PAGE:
Saturday, 25 April 1863

3 weeks out to day.

Cloudy ― & windy morning ― horrid to say.

Rose at 4.45 ― & packed all: finished accounts with G. & am waiting now for the Baron’s breakfast. A letter just comes ― very apropos ― from Spiro, Καραλάμπος is getting quite well. 9. Breakfast, to which Strahan came. 9.40 ― off with the Baron ― through the very nasty town. ― In the Baron’s boat up the canal ― George & the luggage coming in Strahan’s boat. We sailed in the Canal ― so got to the Caradoc in no time ― & wo is me! the wind increases & already the waves are odious to look at. The Baron went off ― & endless salutations to the energetic Lord High occurred. ― We start at 10.30.

The wind & sea grew worse & worse ― & the Caradoc pitched & rolled like fury. Nor does she go over the waves, but through them ― drowning all in vast seas of spray & solid water. Awfully rough. ― Horrid sea. Sir H.S. ― Baring ― Strahan & I sate in lay in the Cabin ― the 2 A.D.C.s rushing out now & then. As we came opposite the west side of Sta. Maura ― the storm was higher & worse ― & as we afterwards heard ― any accident to the machinery must have led to our being thrown on the cliffs. It seemed impossible ever to get to Cephalonia ― & Sir H.S. decided on going, ― if we ever got so far past the point of Sappho ― to Ithaca instead of Argostoli. ― At 2.30. we got past Sappho’s leap ― the sky & water intensely blu[e] always ― but the waves huge & awful.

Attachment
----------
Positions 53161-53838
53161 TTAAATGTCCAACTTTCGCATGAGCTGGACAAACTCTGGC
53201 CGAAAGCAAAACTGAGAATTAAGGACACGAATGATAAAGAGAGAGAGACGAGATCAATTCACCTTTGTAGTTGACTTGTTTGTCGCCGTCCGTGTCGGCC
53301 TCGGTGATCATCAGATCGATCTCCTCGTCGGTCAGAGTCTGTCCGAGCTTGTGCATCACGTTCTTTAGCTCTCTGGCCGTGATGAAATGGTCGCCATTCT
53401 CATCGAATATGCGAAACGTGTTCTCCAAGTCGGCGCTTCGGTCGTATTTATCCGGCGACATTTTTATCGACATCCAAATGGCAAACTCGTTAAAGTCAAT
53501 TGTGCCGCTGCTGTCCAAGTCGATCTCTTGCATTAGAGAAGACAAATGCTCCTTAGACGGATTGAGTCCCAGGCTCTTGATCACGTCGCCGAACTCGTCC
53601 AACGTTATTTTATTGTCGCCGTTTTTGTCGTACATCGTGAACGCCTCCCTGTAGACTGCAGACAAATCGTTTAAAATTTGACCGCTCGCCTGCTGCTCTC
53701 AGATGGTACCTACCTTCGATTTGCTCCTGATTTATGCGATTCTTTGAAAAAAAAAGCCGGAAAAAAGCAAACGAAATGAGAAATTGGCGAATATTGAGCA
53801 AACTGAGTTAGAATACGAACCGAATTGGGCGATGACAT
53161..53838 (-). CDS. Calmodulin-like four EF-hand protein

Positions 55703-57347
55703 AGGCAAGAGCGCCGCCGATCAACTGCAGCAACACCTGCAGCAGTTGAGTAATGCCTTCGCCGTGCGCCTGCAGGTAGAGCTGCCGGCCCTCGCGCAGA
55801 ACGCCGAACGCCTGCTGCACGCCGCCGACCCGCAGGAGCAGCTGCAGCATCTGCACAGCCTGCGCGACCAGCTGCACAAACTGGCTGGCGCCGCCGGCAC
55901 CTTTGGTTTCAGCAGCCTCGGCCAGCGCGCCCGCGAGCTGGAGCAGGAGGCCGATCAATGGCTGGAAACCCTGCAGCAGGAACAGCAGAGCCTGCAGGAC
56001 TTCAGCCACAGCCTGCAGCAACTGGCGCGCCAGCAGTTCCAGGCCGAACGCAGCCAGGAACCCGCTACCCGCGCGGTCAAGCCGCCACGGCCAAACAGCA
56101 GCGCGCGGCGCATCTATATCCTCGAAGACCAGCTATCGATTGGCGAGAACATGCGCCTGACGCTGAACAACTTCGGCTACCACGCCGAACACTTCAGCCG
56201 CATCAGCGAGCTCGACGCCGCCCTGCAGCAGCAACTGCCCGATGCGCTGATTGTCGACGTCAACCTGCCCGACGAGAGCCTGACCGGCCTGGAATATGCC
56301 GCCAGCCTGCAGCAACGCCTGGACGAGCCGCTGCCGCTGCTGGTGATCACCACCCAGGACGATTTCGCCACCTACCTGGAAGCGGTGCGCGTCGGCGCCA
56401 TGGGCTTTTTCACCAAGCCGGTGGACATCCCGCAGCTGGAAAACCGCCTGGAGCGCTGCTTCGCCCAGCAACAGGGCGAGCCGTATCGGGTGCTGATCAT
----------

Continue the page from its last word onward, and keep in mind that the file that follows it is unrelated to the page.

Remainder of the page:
After this, comparative calm ensued ― & we were nearing Ithaca at 3.45. At 4.15 ― entering Gulf of Molo ― I remembered 1848. ― 5 to 6 ― wind very high, & even in the port of Badù the sea was so high that no boat could come off ― & tho’ the Resident tried in a boat towed by a ˆ[one] larger ― they were obliged to put back. So I arranged to stay ― dine ― & sleep ― & walked about with G. Strahan, whose opinion of Greex is strong. Dinner 7.30. Captn. Wilkinson is a very nice fellow. The Lord H. always most pleasant. A good deal of talk with him.

Bed at 10.30. in G.S. ― & E.B.’s room: nearly killed them with my theory of the old woman “Did I? belike I did then ― I thought I felt ――― &c.” ― And they made me laugh as much.

One of Sir H.S.’s ― quaintnesses.
――――――――――――――――
Good Day Mrs. Flanagan Maam!
Good day then Mrs. Brady Mam!
How are you Mrs. Flanagan Mam?
I’ve got a boil Mam.
Now upon your honor?
No ― upon my ―――.


[Transcribed by Marco Graziosi from Houghton Library, Harvard University, MS Eng. 797.3. Image.]

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Filed under 1863, Diary Entry

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